Today Iraq was rocked by violence. Getting the most attention was a bombing outside of Mosul, targeting a mosque, in which Reuters counts at least 38 dead and and at least one-hundred-and-forty injured. (Despite that and despite the fact that the bombing was known early this morning, Amy Goodman didn't even include it in headlines. Typical.) Sam Dagher (New York Times) informs the bombing utilized 1 Kia truck with reports conflicting over whether it was parked or "was driven by a suicide bomber". Liz Sly and Saif Hameed (Los Angeles Times) report, "The massive bomb exploded as worshipers were leaving the mosque in the village of Shraikan after attending Friday prayers, officials said. The bombing, which demolished 10 nearby homes, is certain to raise tensions between Kurds, who control the area, and the Sunni Arab administration of Ninevah province, of which Mosul is the capital." Ernesto Londono and Dlovan Brwari (Washington Post) add, "Zuhair Muhsan Mohammed, the mayor of Mosul, said many people at the mosque were attending a funeral when the bombing occurred. He said the assailant, driving a Kia truck, got through a checkpoint by telling guards he was there to pay condolences to the dead person's relatives." They quote eye witness Hussein Abbas Farhat stating, "I was screaming, but I couldn'te ven hear myself scream." CNN provides this context, "Friday was the end of a Shiite Muslim celebration in Karbala celebrating the birthday of Imam al-Mahdi, the last of 12 historic imams revered by Shiites. Pilgrims participating in such celebrations have been the target of similar attacks by Sunni Muslims."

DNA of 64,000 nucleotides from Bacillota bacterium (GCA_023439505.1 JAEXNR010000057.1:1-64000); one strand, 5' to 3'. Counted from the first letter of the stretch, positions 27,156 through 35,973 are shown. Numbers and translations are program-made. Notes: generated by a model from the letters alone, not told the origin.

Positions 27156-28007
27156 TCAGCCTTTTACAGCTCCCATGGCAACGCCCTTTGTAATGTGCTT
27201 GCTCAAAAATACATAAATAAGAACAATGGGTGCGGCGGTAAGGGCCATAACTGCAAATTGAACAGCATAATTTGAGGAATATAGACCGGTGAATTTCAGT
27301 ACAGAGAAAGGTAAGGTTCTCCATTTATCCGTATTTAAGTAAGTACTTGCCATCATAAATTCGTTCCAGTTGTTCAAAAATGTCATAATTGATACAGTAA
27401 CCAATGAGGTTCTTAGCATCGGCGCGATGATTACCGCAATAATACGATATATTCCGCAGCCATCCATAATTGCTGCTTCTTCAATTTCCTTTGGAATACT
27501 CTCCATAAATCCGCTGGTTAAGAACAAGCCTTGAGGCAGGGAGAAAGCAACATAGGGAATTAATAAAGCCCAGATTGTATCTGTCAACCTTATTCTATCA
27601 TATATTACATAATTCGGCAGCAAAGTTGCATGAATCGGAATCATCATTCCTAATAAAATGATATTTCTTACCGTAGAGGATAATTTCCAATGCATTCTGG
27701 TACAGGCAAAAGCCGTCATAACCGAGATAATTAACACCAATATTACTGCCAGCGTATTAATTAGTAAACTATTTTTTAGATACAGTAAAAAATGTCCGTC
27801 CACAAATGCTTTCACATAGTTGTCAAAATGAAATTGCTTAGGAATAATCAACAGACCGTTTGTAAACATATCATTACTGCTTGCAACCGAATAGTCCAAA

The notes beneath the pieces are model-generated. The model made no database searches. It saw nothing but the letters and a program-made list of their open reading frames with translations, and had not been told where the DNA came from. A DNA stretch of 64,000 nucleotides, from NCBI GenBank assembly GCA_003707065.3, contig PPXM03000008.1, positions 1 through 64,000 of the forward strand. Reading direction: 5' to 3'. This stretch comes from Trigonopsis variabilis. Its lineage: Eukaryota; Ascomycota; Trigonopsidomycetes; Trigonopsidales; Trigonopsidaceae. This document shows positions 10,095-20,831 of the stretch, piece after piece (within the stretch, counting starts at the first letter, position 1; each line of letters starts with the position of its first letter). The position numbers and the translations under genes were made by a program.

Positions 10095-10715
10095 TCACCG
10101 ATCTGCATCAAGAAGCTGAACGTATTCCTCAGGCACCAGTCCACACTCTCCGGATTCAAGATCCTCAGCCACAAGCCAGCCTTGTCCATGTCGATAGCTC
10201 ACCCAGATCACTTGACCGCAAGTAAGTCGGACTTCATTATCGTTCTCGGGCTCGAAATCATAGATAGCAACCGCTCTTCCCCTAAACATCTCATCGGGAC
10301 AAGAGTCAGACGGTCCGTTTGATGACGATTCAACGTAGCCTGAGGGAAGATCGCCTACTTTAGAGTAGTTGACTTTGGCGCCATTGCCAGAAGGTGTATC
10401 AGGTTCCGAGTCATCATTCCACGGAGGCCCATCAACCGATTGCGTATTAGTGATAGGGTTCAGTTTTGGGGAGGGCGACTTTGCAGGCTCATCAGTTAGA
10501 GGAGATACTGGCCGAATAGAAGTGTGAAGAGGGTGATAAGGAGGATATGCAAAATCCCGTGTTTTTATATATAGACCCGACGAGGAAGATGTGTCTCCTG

RECOMMENDED: "Iraq snapshot"

Friday, August 07, 2009








US Gen Anthony Zinni is now retired from the military. He is now promoting a new book he's written with Tony Koltz entitled Leading the Charge: Leadership Lessons from the Battlefield to the Boardroom. He was supposed to be serving in the current administration. On NPR's The Diane Rehm Show today, Diane raised that issue.

Diane Rehm: General Zinni, you almost went to work for the Obama administration. I'd like to hear from you --

Anthony Zinni: Right.

Diane Rehm: -- what happened.

Anthony Zinni: Well, uh, I was called right before the inauguration and asked if I would be willing to serve as, uh, to serve in the administration in a couple of possibilities. And then --

Diane Rehm: By whom?